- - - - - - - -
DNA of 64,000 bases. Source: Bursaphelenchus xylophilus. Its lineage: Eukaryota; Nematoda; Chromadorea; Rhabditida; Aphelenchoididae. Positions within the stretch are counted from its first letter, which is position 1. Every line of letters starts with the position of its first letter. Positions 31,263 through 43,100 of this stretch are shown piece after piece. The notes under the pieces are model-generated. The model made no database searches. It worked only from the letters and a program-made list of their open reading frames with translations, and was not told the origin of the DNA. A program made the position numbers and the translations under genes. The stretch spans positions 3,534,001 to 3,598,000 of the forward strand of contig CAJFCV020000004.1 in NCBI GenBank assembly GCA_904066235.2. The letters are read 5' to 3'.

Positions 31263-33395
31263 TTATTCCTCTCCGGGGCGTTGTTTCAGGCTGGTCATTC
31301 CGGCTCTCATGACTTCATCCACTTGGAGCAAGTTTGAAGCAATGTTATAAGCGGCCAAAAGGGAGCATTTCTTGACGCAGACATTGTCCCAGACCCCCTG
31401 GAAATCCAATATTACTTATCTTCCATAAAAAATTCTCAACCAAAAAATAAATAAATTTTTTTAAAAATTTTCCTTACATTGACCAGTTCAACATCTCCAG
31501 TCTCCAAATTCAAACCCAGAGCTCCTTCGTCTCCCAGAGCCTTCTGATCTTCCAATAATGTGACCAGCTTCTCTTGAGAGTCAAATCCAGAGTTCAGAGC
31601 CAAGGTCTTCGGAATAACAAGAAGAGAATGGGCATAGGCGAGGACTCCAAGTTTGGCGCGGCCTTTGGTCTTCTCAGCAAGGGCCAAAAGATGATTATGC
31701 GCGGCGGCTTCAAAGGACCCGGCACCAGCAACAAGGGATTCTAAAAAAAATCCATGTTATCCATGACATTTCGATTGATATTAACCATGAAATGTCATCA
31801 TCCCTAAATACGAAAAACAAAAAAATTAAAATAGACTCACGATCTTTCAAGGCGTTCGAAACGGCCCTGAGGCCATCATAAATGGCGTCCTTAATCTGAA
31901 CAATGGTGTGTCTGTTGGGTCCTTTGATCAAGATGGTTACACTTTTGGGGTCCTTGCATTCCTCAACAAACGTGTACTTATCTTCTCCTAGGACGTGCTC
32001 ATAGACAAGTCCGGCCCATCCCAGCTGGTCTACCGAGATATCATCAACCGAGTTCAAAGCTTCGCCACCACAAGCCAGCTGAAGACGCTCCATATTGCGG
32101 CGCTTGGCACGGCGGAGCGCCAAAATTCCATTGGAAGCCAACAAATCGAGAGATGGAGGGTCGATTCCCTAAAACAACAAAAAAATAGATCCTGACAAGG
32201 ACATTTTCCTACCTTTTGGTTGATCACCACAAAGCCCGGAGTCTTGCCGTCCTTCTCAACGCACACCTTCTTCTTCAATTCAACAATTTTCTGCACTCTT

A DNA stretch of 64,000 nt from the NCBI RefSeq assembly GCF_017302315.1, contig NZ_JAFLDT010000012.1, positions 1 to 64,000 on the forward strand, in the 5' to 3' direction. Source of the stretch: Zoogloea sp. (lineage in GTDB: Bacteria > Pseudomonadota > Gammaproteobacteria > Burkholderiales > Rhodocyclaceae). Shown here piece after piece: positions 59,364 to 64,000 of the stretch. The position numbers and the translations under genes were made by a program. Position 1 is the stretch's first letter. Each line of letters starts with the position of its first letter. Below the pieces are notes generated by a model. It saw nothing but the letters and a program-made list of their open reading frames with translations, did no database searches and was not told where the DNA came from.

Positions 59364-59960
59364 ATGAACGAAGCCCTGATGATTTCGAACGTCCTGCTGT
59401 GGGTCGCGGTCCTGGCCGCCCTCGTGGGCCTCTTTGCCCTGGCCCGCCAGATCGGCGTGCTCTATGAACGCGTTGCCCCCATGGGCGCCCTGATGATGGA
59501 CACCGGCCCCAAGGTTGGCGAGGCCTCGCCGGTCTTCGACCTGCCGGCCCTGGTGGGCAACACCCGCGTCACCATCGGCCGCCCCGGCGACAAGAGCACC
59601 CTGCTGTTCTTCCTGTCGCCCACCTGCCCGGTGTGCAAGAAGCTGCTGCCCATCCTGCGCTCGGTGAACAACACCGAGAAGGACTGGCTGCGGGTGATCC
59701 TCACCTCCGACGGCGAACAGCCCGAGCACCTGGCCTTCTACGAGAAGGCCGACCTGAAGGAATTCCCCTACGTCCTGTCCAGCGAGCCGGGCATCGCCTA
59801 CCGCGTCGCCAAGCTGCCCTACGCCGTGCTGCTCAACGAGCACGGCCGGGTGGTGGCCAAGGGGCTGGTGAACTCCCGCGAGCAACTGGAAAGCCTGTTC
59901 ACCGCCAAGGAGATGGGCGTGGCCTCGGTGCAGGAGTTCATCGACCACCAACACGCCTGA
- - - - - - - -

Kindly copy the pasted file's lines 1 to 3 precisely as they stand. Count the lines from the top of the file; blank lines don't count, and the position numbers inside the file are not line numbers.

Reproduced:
DNA of 64,000 bases. Source: Bursaphelenchus xylophilus. Its lineage: Eukaryota; Nematoda; Chromadorea; Rhabditida; Aphelenchoididae. Positions within the stretch are counted from its first letter, which is position 1. Every line of letters starts with the position of its first letter. Positions 31,263 through 43,100 of this stretch are shown piece after piece. The notes under the pieces are model-generated. The model made no database searches. It worked only from the letters and a program-made list of their open reading frames with translations, and was not told the origin of the DNA. A program made the position numbers and the translations under genes. The stretch spans positions 3,534,001 to 3,598,000 of the forward strand of contig CAJFCV020000004.1 in NCBI GenBank assembly GCA_904066235.2. The letters are read 5' to 3'.

Positions 31263-33395
31263 TTATTCCTCTCCGGGGCGTTGTTTCAGGCTGGTCATTC